Field Activity Update, to March 25th, 2023
Project field work since the February 10 Update has included drilling using the modified underground drill rig, surface geology mapping and a campaign of digging with hand tools to locate historical drill hole collars.
Drilling: At the last BLOG report we had just collared hole N046, which ultimately completed following drilling to 796.45m. We then moved northward and collared hole N047 at the site from which holes GT001 and N038 were drilled, and collared a nominally horizontal hole on section with N038 and N036. Hole N047 is presently at 526m, continuing.
Since our last BLOG, when we indicated that no samples had been shipped to the laboratory, we have shipped 348 samples (including standards and blanks) from drill hole N045, and 429 samples (including standards and blanks) from drill hole N046: in each instance the samples were submitted in a single batch comprising all of the samples for each drill hole.
For reference the location of N045 and N046 were reviewed in the BLOG of February 20, and can be viewed in the interactive video (with user slider control) at interactive 3D or by clicking on the location map below.
Map of southern the North Zone, Santo Tomas - illustrating the locations of the horizontal/shallow angle drill program (holes N044 - N046, with N047 now collared with N038 ).
Surface geological mapping: Mapping has been focused along the western flank of the area between the North and South Zones and on the SW extent of the South Zone where drilling has as yet not been conducted. The mapping has been focused on recognizing and measuring structural (fault) features and has located areas of outcropping mineralization, as shown in the picture-map following.
A short video-log of the area can be viewed via the hyperlink, by clicking on the map or image below or by clicking on our Twitter feed here.
Map (left) showing South Camp and interesting mineral sample locations encountered during the current mapping campaign. Click on the Map (above) or Image (right, showing the Camp location and oxide mineralzation in the cliffs) to view a cameo of the mapping program.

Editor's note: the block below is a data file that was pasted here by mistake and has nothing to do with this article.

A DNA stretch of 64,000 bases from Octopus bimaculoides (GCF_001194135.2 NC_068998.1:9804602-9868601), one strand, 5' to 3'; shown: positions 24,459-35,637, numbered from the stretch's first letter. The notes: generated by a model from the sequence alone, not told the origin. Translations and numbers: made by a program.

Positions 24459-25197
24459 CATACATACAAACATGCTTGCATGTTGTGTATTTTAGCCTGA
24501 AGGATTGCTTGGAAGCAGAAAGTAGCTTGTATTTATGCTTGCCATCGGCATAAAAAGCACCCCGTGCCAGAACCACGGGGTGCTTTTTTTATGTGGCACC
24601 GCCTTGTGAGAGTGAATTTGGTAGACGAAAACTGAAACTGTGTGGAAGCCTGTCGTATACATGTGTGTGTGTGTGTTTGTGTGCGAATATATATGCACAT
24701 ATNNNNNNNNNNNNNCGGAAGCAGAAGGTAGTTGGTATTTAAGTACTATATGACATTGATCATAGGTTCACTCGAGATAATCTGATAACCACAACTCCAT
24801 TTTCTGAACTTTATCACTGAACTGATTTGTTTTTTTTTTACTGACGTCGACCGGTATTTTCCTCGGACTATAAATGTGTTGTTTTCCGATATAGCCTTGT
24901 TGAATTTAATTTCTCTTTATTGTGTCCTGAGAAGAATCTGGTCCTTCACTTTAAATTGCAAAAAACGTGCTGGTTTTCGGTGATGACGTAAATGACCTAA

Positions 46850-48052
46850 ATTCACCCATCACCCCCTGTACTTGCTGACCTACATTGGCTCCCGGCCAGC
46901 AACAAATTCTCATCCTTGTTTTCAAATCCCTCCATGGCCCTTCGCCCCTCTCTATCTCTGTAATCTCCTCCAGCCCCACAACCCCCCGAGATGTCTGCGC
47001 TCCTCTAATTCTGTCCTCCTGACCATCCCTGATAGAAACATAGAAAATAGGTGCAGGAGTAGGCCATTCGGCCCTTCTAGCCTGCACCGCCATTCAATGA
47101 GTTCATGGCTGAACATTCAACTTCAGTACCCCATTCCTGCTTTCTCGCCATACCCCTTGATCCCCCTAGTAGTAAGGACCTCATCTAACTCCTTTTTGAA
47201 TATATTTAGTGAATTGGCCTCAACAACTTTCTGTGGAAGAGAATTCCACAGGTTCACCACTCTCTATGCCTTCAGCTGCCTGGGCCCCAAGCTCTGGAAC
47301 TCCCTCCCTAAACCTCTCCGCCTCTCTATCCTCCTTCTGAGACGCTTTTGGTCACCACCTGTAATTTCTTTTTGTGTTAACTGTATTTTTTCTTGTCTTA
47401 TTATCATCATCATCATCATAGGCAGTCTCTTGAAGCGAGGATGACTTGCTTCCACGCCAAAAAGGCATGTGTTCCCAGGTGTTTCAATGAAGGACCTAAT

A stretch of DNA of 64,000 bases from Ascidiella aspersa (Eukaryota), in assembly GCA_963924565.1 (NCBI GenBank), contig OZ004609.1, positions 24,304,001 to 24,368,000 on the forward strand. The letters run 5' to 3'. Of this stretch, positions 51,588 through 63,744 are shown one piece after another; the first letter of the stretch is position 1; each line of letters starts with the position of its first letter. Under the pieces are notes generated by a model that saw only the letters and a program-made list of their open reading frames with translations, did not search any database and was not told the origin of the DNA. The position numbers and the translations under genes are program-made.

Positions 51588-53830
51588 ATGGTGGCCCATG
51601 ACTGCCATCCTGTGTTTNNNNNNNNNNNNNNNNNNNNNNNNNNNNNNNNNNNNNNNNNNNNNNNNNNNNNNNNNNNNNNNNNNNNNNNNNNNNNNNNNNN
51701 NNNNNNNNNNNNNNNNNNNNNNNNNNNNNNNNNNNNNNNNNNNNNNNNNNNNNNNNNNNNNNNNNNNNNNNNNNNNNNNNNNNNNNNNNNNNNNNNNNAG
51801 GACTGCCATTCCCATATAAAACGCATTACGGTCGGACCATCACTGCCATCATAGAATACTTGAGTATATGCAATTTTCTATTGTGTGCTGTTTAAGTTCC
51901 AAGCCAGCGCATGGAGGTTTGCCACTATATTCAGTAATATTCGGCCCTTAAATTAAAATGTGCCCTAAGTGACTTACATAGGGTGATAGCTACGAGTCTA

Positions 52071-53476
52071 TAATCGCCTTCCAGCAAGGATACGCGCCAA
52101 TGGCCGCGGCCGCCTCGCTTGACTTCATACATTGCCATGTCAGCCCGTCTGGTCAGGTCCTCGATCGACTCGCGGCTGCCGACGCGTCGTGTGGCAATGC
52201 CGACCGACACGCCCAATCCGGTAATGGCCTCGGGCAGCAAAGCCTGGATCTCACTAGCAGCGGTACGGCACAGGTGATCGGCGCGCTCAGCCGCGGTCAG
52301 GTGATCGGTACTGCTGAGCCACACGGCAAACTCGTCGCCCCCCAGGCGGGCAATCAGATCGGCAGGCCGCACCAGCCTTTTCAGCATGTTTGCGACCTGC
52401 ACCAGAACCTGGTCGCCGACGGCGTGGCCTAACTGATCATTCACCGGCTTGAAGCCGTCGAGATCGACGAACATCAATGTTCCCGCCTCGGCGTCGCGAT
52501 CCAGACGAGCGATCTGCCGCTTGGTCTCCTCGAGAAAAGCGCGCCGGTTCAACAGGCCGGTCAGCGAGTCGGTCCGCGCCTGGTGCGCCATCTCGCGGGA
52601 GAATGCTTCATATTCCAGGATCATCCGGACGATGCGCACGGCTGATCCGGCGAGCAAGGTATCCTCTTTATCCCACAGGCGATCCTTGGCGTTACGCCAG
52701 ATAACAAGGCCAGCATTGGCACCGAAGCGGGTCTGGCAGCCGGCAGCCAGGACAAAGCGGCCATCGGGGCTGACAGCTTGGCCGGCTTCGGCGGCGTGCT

Historical collar location: A number of historical collar locations at Santo Tomas have been estimated from the re-projection of historical survey grids onto the now standard ‘WGS’ global datum using the best information available to the project team. However, we have long known that some of the locations are inaccurate, as they have been offset from the known roads and obvious historical drill pads. As drilling support and other priority activities have wound down for the site surveyors and our support personnel, we have started a program of hand excavating areas to locate evidence of earlier drilling – in particular for the STD drill program. We started with trying to locate certain South Zone drill holes, where we have now found the cement-filled collars for seven (7) holes, and convincing labeling (engraved metal tags and small cement monuments) adjacent to most of these. As a result, we have improved our confidence in the location of holes STD-34 to 39 and STD-50, and the program will continue.
The discovery of the location of STD-50 was particularly instructive. Christiaan, one of our long-service field support crew, on describing the search for hole STD-50 to his grandfather (who had assisted prior operators in 1994), heard the suggestion that we look at a ‘remediated’ road spur adjacent to the start of steep ground on the southern end of the South Zone east road. When the crew went looking, they indeed found the remediated zone (heretofore unrecognized by us), and on some digging found the elusive collar location. In hindsight the spur is visible in the LiDAR image (see the map following), so we’ve learned both to poll the community seniors and to pay keener attention to the LiDAR in support of the program!
Map (left) showing the location of historical hole STD-50, overlaid on geology and LiDAR topography. The remediated zone is clearly visible now we know it is there! Christiaan (on a concession monument) with Alejandro, our site surveyor, undertaking field work early last year. The iconic ‘El Sapo’ (the Frog) mountain top located due west of South Camp is visible in the background.